Customers demanding personalised banking

Traditional banks are losing relevance with customers, but financial advisor EY believes personalised services will help win back the market.

EY has released its 2016 Global Consumer Banking Survey based on responses from 55,000 consumers worldwide about their attitudes towards banking.

Some 75% of consumers use a traditional bank with branches as their main financial provider, but 40% are turning away from these banks in favour of alternative – often digitally based – providers, according to the survey.

Consumers are demanding increased availability to banking services, as well as tailored advice. This is where banks need to focus to regain customers, EY suggests.

Specifically, banks should focus on:

  • Building and earning trust by doing the right thing for the customer and providing unbiased high-quality advice.
  • Tailoring propositions to different kinds of customers.
  • Rethinking distribution and customer engagement, including the role of branches.
  • Innovating like fintechs to simplify products and delivering simple customer experiences.

Based on EY’s “bank relevance index” across 32 markets, relevance is at 75.1 out of a possible 100, with competition being the biggest obstacle to the relevance of traditional banks.

Source: EY, input by CANSTAR 

Customers have diminishing trust in banks – but they can win it back

Meeting with the bank

Surprisingly, Nigeria has the highest percentage of customers who believe banks will keep their money safe, at 71% – but only 36% of the Nigerian customers believe the bank will give them unbiased advice.

“Customers have diminishing trust in their banks. They broadly do trust banks to look after their money securely across markets, but few have complete trust in their banks to give them unbiased advice that puts their interests first,” EY states in its report.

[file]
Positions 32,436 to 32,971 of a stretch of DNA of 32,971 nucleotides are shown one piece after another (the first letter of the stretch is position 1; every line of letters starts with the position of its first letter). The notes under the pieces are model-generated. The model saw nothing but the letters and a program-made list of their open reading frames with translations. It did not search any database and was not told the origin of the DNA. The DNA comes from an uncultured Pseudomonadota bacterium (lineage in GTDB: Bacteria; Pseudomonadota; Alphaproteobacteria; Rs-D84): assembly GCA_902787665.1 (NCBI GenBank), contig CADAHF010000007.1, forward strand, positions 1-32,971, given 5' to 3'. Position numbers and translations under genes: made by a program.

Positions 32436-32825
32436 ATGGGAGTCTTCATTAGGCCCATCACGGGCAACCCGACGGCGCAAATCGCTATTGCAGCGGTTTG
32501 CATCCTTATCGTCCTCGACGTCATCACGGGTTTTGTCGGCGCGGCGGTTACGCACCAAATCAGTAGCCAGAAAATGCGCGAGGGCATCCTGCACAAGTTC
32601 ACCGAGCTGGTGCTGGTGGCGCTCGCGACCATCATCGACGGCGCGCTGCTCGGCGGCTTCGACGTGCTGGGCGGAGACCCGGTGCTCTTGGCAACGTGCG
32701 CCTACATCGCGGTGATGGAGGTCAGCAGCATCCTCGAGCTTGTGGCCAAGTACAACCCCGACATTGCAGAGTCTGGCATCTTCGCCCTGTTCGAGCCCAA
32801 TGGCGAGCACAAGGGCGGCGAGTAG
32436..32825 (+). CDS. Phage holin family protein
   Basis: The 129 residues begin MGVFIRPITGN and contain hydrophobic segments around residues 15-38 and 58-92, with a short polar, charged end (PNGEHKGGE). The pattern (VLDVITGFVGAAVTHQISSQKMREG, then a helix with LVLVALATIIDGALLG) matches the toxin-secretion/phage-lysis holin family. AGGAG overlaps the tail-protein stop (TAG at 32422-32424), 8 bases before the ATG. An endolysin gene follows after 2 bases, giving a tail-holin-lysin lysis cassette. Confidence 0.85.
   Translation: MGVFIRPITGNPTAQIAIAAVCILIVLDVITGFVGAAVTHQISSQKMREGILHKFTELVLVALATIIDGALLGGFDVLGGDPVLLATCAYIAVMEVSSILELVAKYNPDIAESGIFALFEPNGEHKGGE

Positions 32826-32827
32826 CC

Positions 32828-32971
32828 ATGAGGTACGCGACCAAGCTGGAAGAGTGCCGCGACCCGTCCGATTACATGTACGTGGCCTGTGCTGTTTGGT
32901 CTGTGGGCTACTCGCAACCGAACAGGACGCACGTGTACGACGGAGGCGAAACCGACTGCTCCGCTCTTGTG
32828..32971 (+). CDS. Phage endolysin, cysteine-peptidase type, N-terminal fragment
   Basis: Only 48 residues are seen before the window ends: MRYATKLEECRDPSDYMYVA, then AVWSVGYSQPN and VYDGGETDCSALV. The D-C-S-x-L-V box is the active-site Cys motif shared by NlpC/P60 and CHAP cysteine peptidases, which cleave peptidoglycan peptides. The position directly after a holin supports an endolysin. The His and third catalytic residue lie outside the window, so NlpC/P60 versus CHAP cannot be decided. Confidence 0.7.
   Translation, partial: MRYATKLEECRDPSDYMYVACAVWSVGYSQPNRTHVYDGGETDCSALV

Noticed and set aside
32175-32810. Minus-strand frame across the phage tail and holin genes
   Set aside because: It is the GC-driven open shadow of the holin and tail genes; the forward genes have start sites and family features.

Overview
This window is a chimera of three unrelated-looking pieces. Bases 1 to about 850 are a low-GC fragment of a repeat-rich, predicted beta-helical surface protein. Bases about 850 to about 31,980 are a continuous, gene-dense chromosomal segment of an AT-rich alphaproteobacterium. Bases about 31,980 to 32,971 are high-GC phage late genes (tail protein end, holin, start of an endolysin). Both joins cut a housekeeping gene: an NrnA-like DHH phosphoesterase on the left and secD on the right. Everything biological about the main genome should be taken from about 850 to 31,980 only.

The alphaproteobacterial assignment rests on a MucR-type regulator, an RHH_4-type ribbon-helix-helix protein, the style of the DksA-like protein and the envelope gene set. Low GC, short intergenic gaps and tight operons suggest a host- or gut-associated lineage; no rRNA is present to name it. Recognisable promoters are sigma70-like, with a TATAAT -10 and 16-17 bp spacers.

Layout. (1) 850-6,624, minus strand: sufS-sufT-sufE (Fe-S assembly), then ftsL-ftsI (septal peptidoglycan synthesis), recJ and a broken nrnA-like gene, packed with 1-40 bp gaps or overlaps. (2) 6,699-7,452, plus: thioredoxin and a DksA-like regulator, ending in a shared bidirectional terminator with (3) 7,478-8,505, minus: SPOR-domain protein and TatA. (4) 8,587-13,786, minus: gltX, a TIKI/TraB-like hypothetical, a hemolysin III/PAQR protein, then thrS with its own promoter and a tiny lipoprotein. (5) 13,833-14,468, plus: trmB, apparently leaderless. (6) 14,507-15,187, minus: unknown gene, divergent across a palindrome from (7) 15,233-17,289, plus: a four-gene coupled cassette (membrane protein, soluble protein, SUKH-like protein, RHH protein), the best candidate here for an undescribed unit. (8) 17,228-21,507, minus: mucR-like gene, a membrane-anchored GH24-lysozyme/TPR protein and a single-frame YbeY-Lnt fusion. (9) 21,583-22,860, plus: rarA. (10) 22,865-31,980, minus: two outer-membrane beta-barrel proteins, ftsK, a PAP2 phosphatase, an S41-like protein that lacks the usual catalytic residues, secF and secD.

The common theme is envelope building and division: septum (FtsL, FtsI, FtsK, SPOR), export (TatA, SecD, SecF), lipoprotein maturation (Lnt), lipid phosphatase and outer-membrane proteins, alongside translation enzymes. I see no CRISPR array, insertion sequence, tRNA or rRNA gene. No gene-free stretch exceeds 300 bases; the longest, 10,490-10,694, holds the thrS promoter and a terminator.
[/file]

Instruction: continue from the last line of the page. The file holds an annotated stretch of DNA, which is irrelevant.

Traditional banks are lagging behind digital-only banks and fintechs when it comes to customer trust, transparency in fees, providing unbiased advice and recommending products that are in the customer’s best interests.

But it’s not all doom and gloom. If banks expand their offering beyond selling a product, they’ll likely regain some favour, EY says.

“Banks are in a unique position to play a broader role in their customers’ lives than they do today. For example, rather than just selling them a mortgage, banks are well placed to help customers to prepare to purchase a home, search for a home, navigate through the home buying process and move.

“Beyond this, banks can assist customers with the products and services they will need once they become homeowners. Becoming a valued partner to customers in major life events will help regain customer trust and restore their relevance.”

Source: EY, input by CANSTAR 

Digital knowledge does not always equal financial knowledge

While customers are increasingly using digital financial services – digitally savvy customers are not necessarily financially savvy – and vice versa, EY says.

For example, 82% of customers surveyed go online first to buy a new product or service but about 60% say they prefer to visit a branch or talk to bank staff on the phone to make the purchase or to get advice.

In addition, 44% of customers say they would distrust a bank without physical branches.

Digital does not replace the human experience, so banks should reconsider rapidly closing branches, EY says.

“Competitive rates and fees matter, but the allure of a better customer experience is what pulls customers away to non-bank competitors.”

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